Democrats should say “you’re fired!” to every last one of these turkeys.

And they can. Thanks to Harry Reid, the filibuster rule is no more, so Republicans can approve these guys with a simple majority. But any Democratic Senator — just one — may put a secret personal hold on a presidential appointee. That’s exactly what Democrats should do. And that’s what we ought to demand. Let Trump go back to LinkedIn to find better-qualified nominees.

Democrats should demand special prosecutors to look into Trump’s tax returns and the brazen conflicts of interest between his real estate business and his duties as president. Tie the bastard up with endless hearings, just like the GOP did with the Monica Lewinsky scandal and Benghazi.

Since payback is a bitch and Trumpism presents a grave and present danger to the republic, no Democratic legislator ought to negotiate with Republicans or vote for any Republican-sponsored bills. Yes, that counts the stuff Democrats might actually like, such as building new infrastructure. If the GOP wants it, the answer is no. Always. No matter what.

You don’t “find common ground with” or “cooperate with” or “reach out to” a tyrant-in-waiting. Which, after the next terrorist attack or other security threat, is exactly what Trump will expose himself as. Faced with incipient evil you stand firm, united in your conviction that everything that tyrant-in-waiting stands for is evil and un-American.

You block everything they want. You become the biggest Party of No parliamentary democracy has ever known. Because, even if you’re not sure it’s the right thing to do, it’s smart.

Disgusted and now dominant, the Bernie Sanders wing of the Democratic Party is ten seconds from bolting. Democrats have one last chance to act like Democrats — something they haven’t done in 50 years — or watch their party come apart at the seams.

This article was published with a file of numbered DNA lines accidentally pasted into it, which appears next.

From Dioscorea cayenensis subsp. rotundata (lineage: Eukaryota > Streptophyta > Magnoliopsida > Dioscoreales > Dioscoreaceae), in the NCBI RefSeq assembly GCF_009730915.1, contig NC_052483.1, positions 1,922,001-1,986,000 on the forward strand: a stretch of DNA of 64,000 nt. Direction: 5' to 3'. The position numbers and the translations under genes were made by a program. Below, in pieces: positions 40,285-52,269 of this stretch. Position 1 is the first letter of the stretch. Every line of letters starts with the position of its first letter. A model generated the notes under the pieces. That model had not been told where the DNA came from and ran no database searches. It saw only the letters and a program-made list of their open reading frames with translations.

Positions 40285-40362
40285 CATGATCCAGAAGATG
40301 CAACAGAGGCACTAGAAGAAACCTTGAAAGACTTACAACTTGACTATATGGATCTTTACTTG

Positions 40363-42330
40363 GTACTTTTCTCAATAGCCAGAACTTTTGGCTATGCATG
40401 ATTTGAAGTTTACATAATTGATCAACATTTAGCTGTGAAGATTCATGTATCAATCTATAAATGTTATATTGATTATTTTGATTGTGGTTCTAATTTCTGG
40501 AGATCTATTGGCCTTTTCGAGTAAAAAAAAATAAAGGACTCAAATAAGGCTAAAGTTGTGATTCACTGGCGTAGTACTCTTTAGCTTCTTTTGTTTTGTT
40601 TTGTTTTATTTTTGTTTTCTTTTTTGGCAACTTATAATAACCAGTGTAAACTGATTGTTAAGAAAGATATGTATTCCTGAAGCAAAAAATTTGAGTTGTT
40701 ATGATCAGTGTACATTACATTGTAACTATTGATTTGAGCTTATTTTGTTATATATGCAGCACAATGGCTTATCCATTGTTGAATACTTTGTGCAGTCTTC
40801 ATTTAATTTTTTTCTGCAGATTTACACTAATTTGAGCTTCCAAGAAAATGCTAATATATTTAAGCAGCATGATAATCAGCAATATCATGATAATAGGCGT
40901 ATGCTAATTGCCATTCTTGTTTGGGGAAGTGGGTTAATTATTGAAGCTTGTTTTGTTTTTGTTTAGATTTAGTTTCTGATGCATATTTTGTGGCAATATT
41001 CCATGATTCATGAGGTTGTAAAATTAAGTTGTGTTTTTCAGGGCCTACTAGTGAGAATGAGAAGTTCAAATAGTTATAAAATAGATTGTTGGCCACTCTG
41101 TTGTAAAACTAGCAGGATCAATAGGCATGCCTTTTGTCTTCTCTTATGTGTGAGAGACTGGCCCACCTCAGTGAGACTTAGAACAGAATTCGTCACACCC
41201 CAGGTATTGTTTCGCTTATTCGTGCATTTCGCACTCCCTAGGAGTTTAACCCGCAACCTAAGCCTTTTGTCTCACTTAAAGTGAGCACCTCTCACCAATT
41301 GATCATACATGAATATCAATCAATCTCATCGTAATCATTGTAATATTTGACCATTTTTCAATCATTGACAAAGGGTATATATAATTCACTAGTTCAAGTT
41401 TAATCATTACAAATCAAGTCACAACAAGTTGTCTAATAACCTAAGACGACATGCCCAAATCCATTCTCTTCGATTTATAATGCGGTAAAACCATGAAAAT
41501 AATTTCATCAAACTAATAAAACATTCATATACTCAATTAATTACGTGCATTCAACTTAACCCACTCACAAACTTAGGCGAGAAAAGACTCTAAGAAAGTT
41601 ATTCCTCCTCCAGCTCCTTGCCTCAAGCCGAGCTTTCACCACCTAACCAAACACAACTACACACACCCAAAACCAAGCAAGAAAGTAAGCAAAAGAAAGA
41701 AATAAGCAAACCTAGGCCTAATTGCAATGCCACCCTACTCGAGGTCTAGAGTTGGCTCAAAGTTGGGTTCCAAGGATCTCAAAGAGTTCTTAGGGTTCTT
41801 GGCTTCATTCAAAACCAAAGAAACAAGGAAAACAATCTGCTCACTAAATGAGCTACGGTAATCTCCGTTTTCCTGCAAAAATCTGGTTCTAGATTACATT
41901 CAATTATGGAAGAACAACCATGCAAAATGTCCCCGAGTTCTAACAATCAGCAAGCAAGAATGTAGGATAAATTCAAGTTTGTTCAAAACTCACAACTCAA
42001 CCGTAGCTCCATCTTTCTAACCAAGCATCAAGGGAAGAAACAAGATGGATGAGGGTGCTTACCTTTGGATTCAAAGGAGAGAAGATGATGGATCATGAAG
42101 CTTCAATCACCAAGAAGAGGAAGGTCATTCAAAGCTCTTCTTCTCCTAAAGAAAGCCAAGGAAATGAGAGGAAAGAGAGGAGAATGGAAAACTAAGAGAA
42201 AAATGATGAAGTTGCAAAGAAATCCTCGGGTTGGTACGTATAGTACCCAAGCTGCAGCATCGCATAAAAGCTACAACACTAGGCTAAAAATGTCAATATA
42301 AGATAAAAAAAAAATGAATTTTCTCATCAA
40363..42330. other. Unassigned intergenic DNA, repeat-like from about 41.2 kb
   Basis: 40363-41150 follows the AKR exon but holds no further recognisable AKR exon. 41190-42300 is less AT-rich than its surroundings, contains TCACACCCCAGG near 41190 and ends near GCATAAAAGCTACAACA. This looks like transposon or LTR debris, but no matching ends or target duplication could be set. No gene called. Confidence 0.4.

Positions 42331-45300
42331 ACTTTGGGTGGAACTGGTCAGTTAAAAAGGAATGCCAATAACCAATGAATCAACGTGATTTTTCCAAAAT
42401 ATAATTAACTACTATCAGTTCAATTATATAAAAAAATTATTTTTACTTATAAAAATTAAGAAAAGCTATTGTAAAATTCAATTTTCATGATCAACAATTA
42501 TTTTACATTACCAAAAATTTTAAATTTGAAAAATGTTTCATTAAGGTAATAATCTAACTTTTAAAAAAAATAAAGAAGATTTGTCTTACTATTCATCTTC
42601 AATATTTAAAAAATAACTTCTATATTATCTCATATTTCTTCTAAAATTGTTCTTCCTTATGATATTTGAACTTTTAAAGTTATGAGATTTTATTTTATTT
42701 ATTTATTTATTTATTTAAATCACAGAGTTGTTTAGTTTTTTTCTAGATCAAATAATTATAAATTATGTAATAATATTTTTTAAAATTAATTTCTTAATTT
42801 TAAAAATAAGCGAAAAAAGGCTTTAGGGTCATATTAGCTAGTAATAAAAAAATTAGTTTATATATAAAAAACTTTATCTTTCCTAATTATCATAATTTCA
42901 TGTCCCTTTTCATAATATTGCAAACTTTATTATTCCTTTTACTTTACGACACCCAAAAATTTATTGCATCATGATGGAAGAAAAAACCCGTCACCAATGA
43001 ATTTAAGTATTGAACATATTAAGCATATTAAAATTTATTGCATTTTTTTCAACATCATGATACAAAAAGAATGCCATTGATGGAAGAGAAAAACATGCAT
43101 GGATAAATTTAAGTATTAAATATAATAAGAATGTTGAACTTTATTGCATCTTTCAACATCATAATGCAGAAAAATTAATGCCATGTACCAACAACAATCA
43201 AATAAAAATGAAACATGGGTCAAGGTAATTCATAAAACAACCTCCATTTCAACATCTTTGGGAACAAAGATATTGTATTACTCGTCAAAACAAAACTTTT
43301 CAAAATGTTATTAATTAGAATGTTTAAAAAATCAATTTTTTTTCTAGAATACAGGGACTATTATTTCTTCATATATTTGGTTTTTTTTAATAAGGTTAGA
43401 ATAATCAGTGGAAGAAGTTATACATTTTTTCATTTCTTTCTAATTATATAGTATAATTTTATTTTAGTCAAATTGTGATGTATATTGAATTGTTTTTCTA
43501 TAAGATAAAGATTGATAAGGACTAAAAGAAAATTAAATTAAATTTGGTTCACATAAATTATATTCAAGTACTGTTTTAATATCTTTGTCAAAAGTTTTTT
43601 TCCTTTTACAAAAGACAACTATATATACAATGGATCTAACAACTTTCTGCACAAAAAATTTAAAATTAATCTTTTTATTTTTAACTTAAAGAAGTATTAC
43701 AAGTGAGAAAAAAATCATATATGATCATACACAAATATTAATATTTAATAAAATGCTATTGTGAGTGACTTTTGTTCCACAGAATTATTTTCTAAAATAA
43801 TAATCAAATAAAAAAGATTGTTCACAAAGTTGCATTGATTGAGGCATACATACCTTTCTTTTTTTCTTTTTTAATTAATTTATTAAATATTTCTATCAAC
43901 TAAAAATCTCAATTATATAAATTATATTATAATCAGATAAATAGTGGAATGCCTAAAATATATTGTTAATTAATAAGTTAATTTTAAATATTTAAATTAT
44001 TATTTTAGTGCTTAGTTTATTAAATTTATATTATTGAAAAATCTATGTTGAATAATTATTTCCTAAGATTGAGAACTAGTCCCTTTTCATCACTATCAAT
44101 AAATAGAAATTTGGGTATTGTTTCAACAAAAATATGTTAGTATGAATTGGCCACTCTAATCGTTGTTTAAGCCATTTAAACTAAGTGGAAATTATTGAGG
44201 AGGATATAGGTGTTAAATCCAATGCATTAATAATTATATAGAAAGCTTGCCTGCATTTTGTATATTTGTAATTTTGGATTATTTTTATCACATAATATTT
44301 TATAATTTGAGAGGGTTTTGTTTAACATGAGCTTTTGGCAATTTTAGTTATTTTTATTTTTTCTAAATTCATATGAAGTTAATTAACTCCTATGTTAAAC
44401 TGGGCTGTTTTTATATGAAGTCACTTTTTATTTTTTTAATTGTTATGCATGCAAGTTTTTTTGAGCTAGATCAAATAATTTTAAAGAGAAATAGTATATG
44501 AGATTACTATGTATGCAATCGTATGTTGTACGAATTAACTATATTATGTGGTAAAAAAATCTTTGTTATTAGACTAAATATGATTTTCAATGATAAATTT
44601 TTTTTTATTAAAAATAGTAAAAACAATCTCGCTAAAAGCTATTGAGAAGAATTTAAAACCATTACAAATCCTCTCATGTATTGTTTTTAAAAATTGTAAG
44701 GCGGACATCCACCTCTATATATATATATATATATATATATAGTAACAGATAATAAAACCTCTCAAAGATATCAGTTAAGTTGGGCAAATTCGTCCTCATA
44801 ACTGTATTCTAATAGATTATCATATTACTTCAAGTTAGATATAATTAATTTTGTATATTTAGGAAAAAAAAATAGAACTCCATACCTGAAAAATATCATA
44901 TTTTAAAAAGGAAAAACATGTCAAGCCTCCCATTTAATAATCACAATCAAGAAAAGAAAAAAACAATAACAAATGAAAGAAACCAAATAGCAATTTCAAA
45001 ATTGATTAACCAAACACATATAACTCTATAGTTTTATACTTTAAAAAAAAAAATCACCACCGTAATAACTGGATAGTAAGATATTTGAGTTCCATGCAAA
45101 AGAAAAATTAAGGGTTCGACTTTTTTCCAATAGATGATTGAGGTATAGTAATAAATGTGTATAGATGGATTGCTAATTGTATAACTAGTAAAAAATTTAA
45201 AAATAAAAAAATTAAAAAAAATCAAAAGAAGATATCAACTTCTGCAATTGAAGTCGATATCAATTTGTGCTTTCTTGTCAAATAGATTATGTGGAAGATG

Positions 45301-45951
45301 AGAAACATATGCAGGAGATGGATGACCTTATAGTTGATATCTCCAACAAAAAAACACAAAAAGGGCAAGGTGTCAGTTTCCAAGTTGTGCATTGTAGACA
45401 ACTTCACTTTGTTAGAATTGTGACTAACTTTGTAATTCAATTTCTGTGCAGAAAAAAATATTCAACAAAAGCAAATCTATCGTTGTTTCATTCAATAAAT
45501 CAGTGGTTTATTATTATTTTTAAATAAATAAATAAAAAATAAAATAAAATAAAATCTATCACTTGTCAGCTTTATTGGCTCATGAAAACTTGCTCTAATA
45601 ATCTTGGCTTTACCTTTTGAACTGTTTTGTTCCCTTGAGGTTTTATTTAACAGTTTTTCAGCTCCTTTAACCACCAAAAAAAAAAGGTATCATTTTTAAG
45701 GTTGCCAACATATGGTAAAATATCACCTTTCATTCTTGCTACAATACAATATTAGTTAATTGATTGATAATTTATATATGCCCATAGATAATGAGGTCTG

Nonresistance is futile.

(Ted Rall is author of “Trump: A Graphic Biography,” an examination of the life of the Republican presidential nominee in comics form. You can support Ted’s hard-hitting political cartoons and columns and see his work first by sponsoring his work on Patreon.)

2003 All Over Again

Remember the run up to the Iraq war? The Bush Administration made the case to invade based on a bunch of what ifs. Now the Democratic Party and its standardbearer Hillary Clinton is theorizing that Russia may have been behind hacks of the Democratic National Committee and seems willing to provoke a possible new cold war with our former rival. The logic seems very familiar.

6 Crazy Things Donald Trump Says That Are Absolutely Right

Originally published by SkewedNews.net:

Donald-Trump-9002Donald Trump has surged to the top of the Republican heap by saying outrageous things, issuing over-the-top insults, and making ridiculous proposals. Some of his utterances, like his sexist remarks about Carly Fiorina’s looks, are offensive. His nativist demagoguery, calling for mass arrests and deportations of Latinos and a visa ban to Muslim visitors, are outright fascist.

Trump also says stuff that other politicians, and the media are afraid to say and need to be said. Here is a sample of the top six.

  • Invading Iraq was stupid. The pundits say San Bernadino changed everything, at least the race for the Republican nomination, replacing pocketbook issues with foreign policy and terrorism as voters’ main concerns. If that’s true, if hawkishness is king, then why is the GOP frontrunner doing well despite his consistent opposition to invading Iraq — the most significant Republican-led foreign policy initiative of the last 30 years? “Right now we have ISIS, which is worse than Hussein. Hussein did one thing: he killed terrorists,” Trump said in May. “We are in worse shape than we ever were. It’s a mess.” Most American people agree — but even Democrats don’t come down as hard on Bush’s Iraq War as Trump. (Maybe that’s cuz Hillary voted for it and Bernie, supposedly the wild socialist of the campaign, voted to fund it.) Everything else aside, Trump deserves points for hammering away at this.